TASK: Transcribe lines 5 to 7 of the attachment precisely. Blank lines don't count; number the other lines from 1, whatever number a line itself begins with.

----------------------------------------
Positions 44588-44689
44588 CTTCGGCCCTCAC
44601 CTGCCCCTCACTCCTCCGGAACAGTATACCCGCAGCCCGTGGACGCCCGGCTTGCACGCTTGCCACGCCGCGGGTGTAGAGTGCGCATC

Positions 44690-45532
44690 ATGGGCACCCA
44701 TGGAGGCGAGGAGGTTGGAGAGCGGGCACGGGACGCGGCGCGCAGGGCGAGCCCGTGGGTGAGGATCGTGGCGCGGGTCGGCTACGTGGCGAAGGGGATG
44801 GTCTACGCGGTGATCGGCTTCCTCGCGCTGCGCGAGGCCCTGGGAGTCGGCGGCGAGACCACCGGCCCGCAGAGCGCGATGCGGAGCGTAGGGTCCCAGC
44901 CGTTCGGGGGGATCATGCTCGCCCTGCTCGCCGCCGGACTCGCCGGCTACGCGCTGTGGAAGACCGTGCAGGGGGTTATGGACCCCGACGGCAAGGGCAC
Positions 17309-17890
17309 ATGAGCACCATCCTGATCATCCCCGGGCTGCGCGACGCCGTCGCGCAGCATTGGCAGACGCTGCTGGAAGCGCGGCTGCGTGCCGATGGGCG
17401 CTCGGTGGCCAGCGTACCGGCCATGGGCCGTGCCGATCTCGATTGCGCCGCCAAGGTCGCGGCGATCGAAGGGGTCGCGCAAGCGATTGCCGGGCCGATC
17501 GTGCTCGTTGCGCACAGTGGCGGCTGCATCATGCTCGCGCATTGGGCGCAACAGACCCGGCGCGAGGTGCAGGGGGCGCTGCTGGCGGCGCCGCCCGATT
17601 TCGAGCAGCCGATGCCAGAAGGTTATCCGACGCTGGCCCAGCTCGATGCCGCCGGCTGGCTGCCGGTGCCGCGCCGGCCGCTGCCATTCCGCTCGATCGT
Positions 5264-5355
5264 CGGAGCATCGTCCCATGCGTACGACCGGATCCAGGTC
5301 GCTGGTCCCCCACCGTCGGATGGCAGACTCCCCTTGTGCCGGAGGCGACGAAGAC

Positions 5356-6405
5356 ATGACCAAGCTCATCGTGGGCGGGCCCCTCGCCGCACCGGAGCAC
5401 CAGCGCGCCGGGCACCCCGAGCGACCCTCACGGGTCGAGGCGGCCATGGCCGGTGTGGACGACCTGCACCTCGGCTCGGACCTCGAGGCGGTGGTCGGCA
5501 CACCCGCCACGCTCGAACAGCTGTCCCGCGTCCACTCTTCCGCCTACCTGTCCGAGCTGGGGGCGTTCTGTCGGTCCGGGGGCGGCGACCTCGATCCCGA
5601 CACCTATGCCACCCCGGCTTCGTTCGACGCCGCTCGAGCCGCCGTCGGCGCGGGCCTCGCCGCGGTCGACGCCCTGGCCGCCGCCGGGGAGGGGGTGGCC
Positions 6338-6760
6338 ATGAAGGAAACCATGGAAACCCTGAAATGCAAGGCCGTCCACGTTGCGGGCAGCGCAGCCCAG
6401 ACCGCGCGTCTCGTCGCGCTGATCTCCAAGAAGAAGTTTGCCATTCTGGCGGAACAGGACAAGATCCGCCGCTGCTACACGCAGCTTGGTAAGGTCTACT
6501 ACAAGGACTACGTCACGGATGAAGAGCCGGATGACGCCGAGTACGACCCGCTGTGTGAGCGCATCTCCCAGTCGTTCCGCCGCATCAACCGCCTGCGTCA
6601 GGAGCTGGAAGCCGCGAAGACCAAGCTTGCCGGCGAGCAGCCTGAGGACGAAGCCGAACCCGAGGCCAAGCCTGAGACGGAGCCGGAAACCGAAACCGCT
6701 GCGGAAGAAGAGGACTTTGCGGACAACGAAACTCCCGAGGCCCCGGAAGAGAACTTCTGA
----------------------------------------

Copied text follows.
44690 ATGGGCACCCA
44701 TGGAGGCGAGGAGGTTGGAGAGCGGGCACGGGACGCGGCGCGCAGGGCGAGCCCGTGGGTGAGGATCGTGGCGCGGGTCGGCTACGTGGCGAAGGGGATG
44801 GTCTACGCGGTGATCGGCTTCCTCGCGCTGCGCGAGGCCCTGGGAGTCGGCGGCGAGACCACCGGCCCGCAGAGCGCGATGCGGAGCGTAGGGTCCCAGC